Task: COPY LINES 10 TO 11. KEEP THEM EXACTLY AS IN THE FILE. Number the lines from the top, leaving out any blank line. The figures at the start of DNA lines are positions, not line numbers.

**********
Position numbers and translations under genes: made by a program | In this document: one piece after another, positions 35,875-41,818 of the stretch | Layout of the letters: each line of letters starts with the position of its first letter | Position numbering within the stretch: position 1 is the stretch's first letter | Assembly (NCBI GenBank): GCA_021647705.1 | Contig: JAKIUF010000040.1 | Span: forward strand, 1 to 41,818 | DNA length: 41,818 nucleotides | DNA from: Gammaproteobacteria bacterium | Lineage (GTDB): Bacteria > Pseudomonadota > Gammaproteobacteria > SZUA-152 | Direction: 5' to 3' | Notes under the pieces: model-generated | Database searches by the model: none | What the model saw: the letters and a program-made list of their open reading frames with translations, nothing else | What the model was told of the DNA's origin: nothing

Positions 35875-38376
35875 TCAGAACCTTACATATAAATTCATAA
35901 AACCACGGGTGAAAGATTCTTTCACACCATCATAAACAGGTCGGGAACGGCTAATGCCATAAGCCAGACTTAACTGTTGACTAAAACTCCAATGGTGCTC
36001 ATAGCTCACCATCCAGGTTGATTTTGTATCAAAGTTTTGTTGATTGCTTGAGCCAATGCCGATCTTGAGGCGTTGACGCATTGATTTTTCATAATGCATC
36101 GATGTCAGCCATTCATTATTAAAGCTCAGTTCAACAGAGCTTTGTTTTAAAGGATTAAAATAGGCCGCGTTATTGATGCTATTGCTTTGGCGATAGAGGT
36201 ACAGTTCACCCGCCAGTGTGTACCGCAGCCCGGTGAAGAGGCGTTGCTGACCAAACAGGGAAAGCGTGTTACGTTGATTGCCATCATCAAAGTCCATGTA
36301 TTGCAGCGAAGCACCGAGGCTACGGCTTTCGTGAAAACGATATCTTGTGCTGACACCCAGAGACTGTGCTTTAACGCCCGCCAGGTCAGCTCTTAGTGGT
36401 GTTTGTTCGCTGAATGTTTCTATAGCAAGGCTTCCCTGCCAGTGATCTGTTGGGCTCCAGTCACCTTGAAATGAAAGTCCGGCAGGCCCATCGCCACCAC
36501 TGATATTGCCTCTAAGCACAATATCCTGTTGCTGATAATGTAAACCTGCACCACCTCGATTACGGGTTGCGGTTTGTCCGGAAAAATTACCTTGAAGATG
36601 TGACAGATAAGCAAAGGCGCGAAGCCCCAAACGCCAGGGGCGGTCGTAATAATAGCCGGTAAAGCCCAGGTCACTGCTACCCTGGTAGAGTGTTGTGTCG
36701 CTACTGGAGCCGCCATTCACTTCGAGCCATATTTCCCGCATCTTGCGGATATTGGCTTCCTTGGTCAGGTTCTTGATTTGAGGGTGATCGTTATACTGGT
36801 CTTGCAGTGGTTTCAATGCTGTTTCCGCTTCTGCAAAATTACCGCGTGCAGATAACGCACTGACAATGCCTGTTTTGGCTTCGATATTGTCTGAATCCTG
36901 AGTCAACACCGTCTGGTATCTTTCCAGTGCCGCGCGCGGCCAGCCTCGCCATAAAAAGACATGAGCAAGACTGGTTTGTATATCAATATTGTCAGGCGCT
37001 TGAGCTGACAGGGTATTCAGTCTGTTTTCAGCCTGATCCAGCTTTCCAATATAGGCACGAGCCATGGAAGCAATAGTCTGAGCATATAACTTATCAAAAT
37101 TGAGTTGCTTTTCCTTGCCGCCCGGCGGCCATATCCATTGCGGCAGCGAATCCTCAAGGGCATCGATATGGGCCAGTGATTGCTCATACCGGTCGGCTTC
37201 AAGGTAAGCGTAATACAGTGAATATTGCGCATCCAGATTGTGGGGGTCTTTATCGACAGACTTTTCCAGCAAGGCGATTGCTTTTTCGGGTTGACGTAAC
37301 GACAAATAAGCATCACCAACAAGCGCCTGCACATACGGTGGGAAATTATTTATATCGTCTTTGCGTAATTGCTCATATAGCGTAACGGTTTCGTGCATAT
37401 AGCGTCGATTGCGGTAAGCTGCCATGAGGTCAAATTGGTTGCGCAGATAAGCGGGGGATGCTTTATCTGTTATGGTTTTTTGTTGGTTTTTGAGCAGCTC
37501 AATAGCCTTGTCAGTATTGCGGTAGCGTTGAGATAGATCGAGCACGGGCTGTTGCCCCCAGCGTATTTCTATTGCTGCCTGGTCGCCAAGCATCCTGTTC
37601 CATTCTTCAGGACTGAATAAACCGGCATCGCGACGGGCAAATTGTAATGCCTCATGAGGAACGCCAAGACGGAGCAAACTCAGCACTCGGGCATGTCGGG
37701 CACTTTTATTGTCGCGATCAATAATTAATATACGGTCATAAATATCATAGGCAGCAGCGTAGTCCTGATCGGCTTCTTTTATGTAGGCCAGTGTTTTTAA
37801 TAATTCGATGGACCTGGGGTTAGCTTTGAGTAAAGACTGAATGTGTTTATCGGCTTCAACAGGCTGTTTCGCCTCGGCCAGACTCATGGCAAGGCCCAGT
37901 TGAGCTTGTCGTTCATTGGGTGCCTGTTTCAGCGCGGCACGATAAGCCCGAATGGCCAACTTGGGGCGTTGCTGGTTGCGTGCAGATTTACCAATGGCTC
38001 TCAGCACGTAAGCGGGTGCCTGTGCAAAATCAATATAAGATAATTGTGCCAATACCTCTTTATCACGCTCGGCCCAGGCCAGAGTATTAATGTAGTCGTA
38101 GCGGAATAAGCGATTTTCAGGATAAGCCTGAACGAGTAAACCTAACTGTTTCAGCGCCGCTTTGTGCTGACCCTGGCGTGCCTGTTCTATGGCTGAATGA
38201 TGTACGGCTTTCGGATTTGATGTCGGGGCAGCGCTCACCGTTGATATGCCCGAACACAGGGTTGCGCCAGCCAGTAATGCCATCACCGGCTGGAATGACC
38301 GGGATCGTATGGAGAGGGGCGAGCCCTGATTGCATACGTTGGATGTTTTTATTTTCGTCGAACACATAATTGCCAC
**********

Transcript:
36501 TGATATTGCCTCTAAGCACAATATCCTGTTGCTGATAATGTAAACCTGCACCACCTCGATTACGGGTTGCGGTTTGTCCGGAAAAATTACCTTGAAGATG
36601 TGACAGATAAGCAAAGGCGCGAAGCCCCAAACGCCAGGGGCGGTCGTAATAATAGCCGGTAAAGCCCAGGTCACTGCTACCCTGGTAGAGTGTTGTGTCG